In Maggie Archer’s delightful tale, we follow the egotistical Prince Harvey. He has a lush life as the only child of the King and Queen of Avaria, a idyllic, plentiful land. Harvey is the archetypal prince: handsome, talented, charming, born to rule. He is highly thought of by the ladies and he knows it. The story picks up as Harvey’s ego brings ruin upon him. After humiliating the daughter of a powerful witch at the royal ball, Harvey is transformed into a scarecrow and cast out of his kingdom to an orchard in a land he has never seen before.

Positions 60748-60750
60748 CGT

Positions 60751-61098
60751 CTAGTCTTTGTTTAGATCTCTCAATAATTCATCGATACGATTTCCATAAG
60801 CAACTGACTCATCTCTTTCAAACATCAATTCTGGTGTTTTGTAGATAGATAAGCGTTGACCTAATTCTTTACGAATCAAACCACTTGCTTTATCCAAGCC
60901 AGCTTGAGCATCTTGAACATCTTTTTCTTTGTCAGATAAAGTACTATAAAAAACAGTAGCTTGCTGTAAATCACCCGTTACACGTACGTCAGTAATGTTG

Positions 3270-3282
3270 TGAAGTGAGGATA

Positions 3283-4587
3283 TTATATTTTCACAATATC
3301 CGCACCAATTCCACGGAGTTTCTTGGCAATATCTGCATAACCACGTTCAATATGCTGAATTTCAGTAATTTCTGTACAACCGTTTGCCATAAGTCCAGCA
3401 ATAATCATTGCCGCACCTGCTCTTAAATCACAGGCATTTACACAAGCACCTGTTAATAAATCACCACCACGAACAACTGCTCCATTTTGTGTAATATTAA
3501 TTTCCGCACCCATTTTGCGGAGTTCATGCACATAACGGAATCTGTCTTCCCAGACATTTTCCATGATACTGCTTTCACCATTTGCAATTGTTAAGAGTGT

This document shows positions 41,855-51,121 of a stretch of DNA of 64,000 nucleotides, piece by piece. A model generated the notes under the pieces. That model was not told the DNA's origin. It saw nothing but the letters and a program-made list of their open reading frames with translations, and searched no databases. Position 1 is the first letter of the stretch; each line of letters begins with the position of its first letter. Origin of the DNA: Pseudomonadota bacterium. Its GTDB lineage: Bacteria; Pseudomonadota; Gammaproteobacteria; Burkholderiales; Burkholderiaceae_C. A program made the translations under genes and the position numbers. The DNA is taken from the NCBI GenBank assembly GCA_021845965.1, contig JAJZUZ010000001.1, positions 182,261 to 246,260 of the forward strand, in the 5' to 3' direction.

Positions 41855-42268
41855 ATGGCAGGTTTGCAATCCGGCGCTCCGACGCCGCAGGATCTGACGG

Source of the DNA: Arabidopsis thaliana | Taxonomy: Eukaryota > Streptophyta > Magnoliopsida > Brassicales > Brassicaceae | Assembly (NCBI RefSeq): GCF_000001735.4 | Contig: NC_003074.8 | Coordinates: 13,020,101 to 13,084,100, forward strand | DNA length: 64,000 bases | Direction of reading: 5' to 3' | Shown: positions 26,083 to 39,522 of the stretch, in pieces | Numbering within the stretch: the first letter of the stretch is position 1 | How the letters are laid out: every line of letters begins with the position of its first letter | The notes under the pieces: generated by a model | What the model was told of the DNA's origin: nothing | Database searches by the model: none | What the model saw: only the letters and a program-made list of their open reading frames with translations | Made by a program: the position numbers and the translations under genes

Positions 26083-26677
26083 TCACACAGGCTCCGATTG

Lucky for Harvey, a princess frequents this particular orchard. As she relaxes in the beautiful countryside, she finds herself confiding her problems in her friend, the scarecrow.
Archer’s writing carries the story along swiftly and beautifully, and The Scarecrow and the Princess is free from many of the cliches that I’ve always felt tend to bog down children’s fairy tales. These characters and their reactions to Harvey’s predicament feel genuine. There is no magical kiss and a princess immediately whisked away, no children being married or parents that use their kids as political pawns. I loved the dynamic between the families of each kingdom and the rapport between Harvey and the princess. I recommend this highly to and as a gift for any middle-grade lovers of fantasy and fairy tales.